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‘I love AOC’ but her criticism of capitalism is ‘headline porn,’ says Mark Cuban

In a new interview, Dallas Mavericks owner Mark Cuban praised Queens Congresswoman Alexandria Ocasio-Cortez (D-NY) for her social media savvy but dismissed some of her criticism of capitalism as “headline porn.”

“I love AOC,” says Cuban, a billionaire entrepreneur and host of the television show “Shark Tank.” “She's learned the lesson of social media where you get long and you get loud and you get people's attention, and then you deal with substance after that.”

“I don't always agree with her,” he adds, dismissing as “headline porn” a statement made by Ocasio-Cortez in January after she affirmatively responded to the comment that a system that allows billionaires to exist is immoral.

In those remarks, Ocasio-Cortez said it is “wrong” that billionaires can live in the U.S. alongside “parts of Alabama where people are still getting ringworm because they don’t have access to public health.”

“I don’t think that necessarily means that all billionaires are immoral,” she added.

In January, Ocasio-Cortez proposed a 70% marginal tax rate for income at or above $10 million. In reference to higher taxes on the wealthy, Cuban said he wasn’t “a fan of trickle down taxation.”

“The concept that just tax those who have a whole lot more, then all of a sudden, it'll find its way to those who need it,” he adds. “Doesn't work, hasn't worked, won't work.”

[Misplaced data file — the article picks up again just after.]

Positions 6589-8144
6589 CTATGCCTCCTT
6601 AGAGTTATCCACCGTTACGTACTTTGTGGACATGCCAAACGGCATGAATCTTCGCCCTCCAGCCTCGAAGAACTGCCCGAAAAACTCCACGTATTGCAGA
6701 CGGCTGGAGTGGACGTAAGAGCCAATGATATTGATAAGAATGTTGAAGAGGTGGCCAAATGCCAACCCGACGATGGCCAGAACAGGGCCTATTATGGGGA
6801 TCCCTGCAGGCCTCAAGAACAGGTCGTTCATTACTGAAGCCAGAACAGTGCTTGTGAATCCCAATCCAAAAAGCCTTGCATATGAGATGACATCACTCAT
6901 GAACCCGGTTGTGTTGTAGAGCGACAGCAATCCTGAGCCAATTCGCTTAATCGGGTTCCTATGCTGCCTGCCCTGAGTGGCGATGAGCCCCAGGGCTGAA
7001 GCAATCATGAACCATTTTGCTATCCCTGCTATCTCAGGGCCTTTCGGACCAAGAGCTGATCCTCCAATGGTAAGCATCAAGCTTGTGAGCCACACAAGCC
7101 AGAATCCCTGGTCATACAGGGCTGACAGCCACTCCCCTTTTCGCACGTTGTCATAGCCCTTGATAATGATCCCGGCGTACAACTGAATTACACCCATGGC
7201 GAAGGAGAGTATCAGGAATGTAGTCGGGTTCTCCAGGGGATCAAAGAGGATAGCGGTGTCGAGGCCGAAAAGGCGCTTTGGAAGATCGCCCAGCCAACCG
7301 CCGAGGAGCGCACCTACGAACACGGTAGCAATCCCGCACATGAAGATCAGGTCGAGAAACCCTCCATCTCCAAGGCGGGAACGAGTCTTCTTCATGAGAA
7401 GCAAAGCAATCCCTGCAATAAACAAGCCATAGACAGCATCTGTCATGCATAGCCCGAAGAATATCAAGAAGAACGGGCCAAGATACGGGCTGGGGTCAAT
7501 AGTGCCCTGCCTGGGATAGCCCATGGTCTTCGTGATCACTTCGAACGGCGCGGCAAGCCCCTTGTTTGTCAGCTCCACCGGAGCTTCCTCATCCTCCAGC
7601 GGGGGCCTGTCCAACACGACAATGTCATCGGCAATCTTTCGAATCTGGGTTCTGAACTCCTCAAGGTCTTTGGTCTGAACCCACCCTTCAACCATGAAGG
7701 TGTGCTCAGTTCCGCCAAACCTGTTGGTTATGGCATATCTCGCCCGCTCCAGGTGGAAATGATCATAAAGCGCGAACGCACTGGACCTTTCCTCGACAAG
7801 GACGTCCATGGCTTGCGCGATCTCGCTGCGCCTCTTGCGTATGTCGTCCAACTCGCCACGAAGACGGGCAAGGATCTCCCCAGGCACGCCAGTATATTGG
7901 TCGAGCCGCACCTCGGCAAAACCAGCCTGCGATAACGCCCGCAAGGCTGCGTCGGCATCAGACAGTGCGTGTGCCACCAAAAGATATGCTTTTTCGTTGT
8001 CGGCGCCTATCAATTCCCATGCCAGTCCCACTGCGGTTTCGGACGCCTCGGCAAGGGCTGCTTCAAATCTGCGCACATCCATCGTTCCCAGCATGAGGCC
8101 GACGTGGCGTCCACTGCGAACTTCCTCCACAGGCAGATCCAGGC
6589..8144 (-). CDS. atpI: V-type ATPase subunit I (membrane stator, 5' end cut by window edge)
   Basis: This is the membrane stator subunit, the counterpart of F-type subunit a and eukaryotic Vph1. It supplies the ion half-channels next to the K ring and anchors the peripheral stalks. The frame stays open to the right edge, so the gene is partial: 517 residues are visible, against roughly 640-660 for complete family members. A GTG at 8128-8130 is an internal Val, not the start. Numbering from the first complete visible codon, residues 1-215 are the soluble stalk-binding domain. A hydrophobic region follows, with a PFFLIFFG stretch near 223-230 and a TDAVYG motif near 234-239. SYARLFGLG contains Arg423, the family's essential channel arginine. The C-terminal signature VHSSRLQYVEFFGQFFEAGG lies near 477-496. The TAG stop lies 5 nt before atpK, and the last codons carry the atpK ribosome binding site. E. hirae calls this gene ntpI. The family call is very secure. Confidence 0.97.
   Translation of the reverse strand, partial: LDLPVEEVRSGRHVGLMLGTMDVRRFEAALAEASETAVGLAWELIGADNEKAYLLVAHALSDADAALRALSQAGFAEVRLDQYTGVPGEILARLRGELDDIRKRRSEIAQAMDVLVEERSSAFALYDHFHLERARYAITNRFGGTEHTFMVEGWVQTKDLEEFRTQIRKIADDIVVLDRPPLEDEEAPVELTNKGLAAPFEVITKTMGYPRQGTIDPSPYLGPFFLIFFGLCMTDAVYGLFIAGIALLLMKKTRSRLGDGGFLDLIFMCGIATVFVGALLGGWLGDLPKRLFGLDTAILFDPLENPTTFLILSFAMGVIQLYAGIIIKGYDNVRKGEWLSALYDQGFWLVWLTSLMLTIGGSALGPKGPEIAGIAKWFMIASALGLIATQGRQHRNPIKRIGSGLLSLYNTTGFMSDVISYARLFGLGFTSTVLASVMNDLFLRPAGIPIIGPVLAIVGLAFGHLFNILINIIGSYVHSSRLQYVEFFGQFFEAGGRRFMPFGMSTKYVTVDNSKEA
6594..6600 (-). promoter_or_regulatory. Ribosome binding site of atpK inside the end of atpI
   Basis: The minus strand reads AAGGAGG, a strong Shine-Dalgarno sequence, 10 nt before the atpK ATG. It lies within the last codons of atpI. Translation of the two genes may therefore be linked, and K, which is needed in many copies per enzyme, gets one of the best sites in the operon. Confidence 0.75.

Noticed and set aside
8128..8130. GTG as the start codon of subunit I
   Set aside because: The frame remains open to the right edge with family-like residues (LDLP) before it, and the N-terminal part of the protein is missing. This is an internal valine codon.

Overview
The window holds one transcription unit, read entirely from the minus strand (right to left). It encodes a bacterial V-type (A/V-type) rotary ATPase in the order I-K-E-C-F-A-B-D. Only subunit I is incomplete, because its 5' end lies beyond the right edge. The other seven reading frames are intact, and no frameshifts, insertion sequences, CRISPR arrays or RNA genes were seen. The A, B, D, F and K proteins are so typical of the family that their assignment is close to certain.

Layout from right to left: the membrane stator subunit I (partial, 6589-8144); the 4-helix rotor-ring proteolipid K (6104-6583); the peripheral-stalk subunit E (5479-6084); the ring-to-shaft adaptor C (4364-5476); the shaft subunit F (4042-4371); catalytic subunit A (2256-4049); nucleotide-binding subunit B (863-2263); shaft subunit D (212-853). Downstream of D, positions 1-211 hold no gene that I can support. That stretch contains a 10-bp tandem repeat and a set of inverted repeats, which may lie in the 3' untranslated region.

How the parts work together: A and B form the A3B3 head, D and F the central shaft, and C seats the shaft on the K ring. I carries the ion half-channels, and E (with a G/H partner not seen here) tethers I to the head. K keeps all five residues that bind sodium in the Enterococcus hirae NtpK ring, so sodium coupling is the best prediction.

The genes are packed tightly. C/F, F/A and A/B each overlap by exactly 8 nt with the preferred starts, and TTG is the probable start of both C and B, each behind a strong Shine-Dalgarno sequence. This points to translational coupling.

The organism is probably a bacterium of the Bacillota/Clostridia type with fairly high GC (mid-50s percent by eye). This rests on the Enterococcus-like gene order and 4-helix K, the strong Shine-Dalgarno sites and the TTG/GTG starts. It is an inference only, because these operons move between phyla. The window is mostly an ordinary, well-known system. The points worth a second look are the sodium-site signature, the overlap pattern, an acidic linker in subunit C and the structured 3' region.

The top tax rate in the U.S. reached an all-time high of 94% in 1944, three years after the Japanese attack on Pearl Harbor. Until Ronald Reagan took office in 1981, the top tax rate remained above 70%. The two decades after WWII are widely considered boom years for U.S. economic growth, though economists disagree about the role of progressive measures like high taxes and union density.

Cuban made the comments to Editor-in-Chief Andy Serwer in a conversation that airs on Yahoo Finance on Thursday in an episode of “ Influencers with Andy Serwer ,” a weekly interview series with leaders in business, politics, and entertainment.

While Cuban is known for the Mavericks and “Shark Tank,” he made his first billions with an online streaming company called AudioNet that he co-founded in 1995. The company, which later became broadcast.com, sold to Yahoo in 1999 for stock valued at $5.7 billion. Soon after, in 2000, Cuban purchased the NBA’s Dallas Mavericks for $285 million ; the team is now valued at $2.3 billion, according to Forbes . He also co-founded 2929 Entertainment, a film production and distribution company.

Cuban has invested in hundreds of start-ups as a host of the TV show “Shark Tank,” which he joined in 2012.

Rep. Alexandria Ocasio-Cortez, D-N.Y., speaks during the National Action Network Convention in New York, Friday, April 5, 2019. (AP Photo/Seth Wenig)

‘The greatest cost to business is social disruption’

Despite his criticism of Ocasio-Cortez, Cuban acknowledge the severity and urgency of income inequality.

“That doesn't mean that there's not an income inequality problem,” says Cuban, who is mulling a 2020 presidential bid. “There is—and it's something we have to deal with.”

“The greatest cost to business is social disruption,” he adds. “If people are rebelling and burning things and aren't satisfied with their lives—and they're incentivized to do horrific things—that's the greatest cost to business.”

Ocasio-Cortez’s tax proposal is supported by 45% of voters, while 32% of voters oppose it, according to a Morning Consult poll that surveyed 1,993 voters in February. A tax proposal from Massachusetts Senator and 2020 presidential candidate Elizabeth Warren, which would place a 2% wealth tax on households that exceed $50 million, outperformed the Ocasio-Cortez proposal in the same poll. Sixty-one percent of voters favored the Warren proposal, including 50% of Republicans.

Andy Serwer is editor-in-chief of Yahoo Finance.

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